• Research and Development Costs (R&D)
  • Selling, General & Administrative Expenses
  • Depreciation and Amortization
  • Restructuring Charges
  • Non operating and non recurring expenses

In the case of Coca Cola we only have Selling, General & Administrative Expenses and then Other general charges. So, if you deduct all operating expenses from the gross profit, you obtain the Operating income or Operating Profit.

Gross Profits – Total operating expenses = Operating profit (or loss).

Now let’s see some of these Expenses in detail.

Selling, General and Administrative Expenses (SGA)

They include Management salary, payrolls, travel costs, legal fees etc. and they have a tremendous impact on the company’s bottom line.

Coca Cola CONSISTENTLY spends 56-59% of its gross profit on SGA. Moody CONSISTENTLY spends 25% of its gross profit on SGA. Procter & Gamble CONSISTENTLY spends 60-61% of its gross profit on SGA.  CONSISTENCY is the key word! 

Companies that don’t have DCA suffer from intense competition and show wild variations in SGA cost over the years. Example: General Motors has spent from 28% to 83% , Ford from 79% to 700%: Both are losing money like crazy: If Sales fall, revenues fall but SGA cost remains, cutting more and more of the company’s gross profit. You want the SGA cost to be low and consistently < 30% (if possible!)

  • Less than 30% is fantastic
  • Nearing 100% is in highly competitive industry

There are also companies that have low SGA Costs, but destroy themselves nevertheless with high Capital Expenditure and Interest Expense on their Debt load. An example is Intel, which has low SGA but still needs a lot of R&D, otherwise their products would become obsolete in 10 years and competition would kick them out.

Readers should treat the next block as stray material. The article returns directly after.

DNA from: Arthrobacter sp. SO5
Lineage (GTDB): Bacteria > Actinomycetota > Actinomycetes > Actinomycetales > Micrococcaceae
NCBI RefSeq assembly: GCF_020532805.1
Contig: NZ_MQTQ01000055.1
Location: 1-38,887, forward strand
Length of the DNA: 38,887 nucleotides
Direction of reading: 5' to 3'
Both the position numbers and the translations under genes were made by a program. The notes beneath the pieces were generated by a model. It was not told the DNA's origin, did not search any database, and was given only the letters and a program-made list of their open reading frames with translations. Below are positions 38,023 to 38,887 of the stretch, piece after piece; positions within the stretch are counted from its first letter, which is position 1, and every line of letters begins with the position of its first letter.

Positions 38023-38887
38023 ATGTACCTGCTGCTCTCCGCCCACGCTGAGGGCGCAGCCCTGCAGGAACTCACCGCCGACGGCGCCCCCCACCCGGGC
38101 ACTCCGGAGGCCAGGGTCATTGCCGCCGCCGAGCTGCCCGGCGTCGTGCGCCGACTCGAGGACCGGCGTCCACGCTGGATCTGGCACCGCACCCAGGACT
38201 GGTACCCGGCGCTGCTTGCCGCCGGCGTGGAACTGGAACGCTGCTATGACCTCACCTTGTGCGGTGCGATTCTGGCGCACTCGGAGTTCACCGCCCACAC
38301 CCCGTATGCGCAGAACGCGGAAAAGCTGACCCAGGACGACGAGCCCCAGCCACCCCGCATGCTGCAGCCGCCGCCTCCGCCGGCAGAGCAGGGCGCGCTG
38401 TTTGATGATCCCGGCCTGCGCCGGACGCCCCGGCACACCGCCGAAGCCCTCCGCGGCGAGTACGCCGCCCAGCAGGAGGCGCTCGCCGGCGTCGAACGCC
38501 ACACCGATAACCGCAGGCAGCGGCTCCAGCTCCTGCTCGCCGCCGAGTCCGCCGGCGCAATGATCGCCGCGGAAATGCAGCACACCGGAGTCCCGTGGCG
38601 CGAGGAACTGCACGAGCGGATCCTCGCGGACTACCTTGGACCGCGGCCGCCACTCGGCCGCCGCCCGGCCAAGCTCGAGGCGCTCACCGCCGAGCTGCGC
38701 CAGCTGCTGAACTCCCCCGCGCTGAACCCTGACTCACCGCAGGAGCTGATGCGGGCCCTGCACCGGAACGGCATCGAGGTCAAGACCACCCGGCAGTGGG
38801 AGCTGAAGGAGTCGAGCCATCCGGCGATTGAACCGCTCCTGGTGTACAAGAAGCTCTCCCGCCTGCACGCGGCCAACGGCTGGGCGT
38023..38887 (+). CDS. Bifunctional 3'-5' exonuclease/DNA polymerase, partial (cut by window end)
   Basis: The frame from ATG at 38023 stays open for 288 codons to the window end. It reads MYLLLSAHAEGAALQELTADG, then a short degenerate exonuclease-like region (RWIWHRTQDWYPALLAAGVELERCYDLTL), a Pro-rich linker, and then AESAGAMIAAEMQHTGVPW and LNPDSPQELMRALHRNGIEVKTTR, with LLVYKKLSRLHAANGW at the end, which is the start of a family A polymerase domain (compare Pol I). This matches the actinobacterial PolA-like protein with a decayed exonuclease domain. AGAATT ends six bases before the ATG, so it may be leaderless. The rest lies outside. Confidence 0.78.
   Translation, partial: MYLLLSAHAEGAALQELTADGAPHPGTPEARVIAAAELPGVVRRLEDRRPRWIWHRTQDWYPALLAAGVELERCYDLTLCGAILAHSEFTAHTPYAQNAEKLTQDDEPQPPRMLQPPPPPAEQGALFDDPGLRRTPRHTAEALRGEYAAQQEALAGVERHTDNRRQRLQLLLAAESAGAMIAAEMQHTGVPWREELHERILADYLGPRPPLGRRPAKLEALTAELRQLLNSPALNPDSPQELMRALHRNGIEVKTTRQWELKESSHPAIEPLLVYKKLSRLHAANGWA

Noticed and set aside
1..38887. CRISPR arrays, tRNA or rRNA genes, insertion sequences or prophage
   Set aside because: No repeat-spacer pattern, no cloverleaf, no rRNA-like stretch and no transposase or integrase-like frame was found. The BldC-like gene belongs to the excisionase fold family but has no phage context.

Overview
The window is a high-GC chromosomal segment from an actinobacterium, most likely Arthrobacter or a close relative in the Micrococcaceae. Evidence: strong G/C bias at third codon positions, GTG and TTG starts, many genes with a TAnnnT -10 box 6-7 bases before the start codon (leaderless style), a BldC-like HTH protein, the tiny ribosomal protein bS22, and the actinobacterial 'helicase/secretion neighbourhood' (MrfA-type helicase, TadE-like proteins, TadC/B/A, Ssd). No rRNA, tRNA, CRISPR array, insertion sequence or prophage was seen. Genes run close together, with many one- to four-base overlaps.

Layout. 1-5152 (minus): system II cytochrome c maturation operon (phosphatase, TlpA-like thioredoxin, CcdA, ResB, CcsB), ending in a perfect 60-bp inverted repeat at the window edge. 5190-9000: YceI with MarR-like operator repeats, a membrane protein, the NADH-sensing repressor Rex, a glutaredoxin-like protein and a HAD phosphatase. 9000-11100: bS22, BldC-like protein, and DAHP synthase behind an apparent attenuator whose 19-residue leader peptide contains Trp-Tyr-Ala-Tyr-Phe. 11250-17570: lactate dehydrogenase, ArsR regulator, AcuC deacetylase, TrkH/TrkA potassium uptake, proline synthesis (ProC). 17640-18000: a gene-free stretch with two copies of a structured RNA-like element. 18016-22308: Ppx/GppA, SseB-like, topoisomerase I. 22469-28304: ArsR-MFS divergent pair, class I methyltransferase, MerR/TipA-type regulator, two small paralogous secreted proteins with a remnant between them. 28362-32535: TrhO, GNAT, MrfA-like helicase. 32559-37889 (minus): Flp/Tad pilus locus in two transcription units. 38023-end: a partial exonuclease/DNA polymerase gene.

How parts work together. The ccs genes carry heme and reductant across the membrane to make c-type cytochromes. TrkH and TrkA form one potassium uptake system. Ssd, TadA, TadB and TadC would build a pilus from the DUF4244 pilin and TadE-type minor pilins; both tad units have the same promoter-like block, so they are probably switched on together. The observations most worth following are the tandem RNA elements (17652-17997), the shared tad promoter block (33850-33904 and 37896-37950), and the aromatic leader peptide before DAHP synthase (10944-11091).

Goodyear Tires is another example: it has a 72% ratio SGA/GP and also high capital expenditure as well as Interest costs on debts used to finance these capital expenditures. 

Buffett stays away from companies with high SGA expenses, as well as high R&D Costs and other operating expenses.

R&D: Why Buffett stays away from it 

High R&D usually dictates high SGA which threatens the competitive advantage.

Intel, for example, must spend 30% of its gross profit on R&D. If it doesn’t, someone else will take its place.

Coca Cola has no R&D, and has on average a SGA cost of 59% which remains stable.

Depreciation expenses

Coca Cola buys a new machine for 1 million and this machine will be used for 10 years. Although the million was spent at the beginning, financially the machine causes depreciation expenses of 0.1 M per year which is reported every year in the income statement. The real 1M Cash Expense appears instead under Capital Expenditure in the Cash Flow Statement. Depreciation is a real cost of doing business and shouldn’t be underestimated.

Buffett says that often companies underestimate the cost of depreciation and they build debt with Leverage Buyouts and in the end can’t finance another 1 M dollar purchase after 10 years. So, companies with a DCA often manage to have low Depreciation cost compared to the Gross Profit.

Interest Expense (financing cost)

So, so far we have deducted both the costs of the products, the so-called Cost of Good Sold, and the operating expenses from the Revenue, giving us the Operating Income. But beside operational costs the company also has to face financial costs, and these are reported as Interest Expenses. And why is that? Companies have liabilities, that could be anything they rent like buildings, machines, or cars, and also debts they made with the banks to finance their operations. For all these debts the company has, they have to pay interest. As you can see from Coca Cola, there is both interest income and interest expense, because Coca Cola itself receives interest periodically from other companies. Now, if you check the income statement of banks, for example look at this one, you are going to find a higher interest income than interest expense, but for all the other companies usually it’s the other way around.